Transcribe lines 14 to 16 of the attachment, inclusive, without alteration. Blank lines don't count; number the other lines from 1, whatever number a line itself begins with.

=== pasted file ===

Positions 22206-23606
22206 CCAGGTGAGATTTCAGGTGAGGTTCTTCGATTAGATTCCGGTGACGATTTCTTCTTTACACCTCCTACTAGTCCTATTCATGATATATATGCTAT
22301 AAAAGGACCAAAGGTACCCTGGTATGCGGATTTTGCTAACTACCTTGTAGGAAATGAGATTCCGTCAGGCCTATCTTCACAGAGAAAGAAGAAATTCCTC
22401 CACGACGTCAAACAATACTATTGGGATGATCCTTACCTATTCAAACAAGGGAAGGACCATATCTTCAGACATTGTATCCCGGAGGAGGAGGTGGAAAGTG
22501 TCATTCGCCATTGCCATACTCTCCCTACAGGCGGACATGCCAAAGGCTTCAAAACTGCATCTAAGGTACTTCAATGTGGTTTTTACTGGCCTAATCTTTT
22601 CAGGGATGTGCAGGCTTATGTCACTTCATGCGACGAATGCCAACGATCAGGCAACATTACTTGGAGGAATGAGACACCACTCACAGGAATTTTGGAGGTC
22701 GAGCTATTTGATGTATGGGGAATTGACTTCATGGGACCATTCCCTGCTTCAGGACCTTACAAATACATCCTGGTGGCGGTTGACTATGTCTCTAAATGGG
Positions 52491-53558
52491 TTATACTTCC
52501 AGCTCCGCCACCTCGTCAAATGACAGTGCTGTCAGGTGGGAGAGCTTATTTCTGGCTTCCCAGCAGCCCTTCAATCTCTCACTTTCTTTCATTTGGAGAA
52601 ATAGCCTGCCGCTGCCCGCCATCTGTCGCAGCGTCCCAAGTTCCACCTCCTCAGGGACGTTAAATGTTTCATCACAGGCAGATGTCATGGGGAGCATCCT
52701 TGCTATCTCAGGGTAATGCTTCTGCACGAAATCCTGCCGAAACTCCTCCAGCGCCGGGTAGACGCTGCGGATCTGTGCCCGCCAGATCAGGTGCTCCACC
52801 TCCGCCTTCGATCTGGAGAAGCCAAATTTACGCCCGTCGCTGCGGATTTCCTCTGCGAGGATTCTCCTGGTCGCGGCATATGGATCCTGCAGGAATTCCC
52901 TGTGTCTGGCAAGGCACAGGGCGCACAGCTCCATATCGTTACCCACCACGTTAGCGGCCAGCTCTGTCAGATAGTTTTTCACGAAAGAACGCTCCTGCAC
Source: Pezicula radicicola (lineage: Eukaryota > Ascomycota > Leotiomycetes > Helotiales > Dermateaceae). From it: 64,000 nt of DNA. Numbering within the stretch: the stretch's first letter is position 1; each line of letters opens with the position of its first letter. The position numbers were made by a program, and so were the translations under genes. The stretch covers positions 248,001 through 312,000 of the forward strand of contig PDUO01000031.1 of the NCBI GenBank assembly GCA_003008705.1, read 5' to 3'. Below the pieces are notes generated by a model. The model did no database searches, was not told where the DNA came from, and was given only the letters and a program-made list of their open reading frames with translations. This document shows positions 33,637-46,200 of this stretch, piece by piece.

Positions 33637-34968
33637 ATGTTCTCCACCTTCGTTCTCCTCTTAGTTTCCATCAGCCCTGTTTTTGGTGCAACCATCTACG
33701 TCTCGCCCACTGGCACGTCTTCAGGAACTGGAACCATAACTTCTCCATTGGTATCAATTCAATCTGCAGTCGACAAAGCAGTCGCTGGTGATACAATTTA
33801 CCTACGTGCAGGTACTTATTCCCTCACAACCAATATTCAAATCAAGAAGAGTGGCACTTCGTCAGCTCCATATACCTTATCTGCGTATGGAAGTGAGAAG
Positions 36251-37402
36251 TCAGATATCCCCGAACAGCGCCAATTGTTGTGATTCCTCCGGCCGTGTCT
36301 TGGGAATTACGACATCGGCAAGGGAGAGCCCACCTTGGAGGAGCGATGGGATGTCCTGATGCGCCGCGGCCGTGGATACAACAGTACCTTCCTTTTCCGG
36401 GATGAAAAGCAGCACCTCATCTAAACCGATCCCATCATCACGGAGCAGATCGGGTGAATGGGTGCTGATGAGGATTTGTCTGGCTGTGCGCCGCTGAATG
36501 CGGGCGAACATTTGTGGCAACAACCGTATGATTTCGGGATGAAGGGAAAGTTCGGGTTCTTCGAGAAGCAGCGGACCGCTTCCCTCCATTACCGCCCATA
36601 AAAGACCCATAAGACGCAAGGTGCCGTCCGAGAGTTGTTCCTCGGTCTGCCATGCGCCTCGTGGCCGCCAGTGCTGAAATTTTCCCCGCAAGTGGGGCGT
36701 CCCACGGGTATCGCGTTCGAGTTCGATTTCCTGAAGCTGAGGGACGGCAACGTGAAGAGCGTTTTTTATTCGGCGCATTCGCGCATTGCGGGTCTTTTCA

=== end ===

52901 TGTGTCTGGCAAGGCACAGGGCGCACAGCTCCATATCGTTACCCACCACGTTAGCGGCCAGCTCTGTCAGATAGTTTTTCACGAAAGAACGCTCCTGCAC
Source: Pezicula radicicola (lineage: Eukaryota > Ascomycota > Leotiomycetes > Helotiales > Dermateaceae). From it: 64,000 nt of DNA. Numbering within the stretch: the stretch's first letter is position 1; each line of letters opens with the position of its first letter. The position numbers were made by a program, and so were the translations under genes. The stretch covers positions 248,001 through 312,000 of the forward strand of contig PDUO01000031.1 of the NCBI GenBank assembly GCA_003008705.1, read 5' to 3'. Below the pieces are notes generated by a model. The model did no database searches, was not told where the DNA came from, and was given only the letters and a program-made list of their open reading frames with translations. This document shows positions 33,637-46,200 of this stretch, piece by piece.

Positions 33637-34968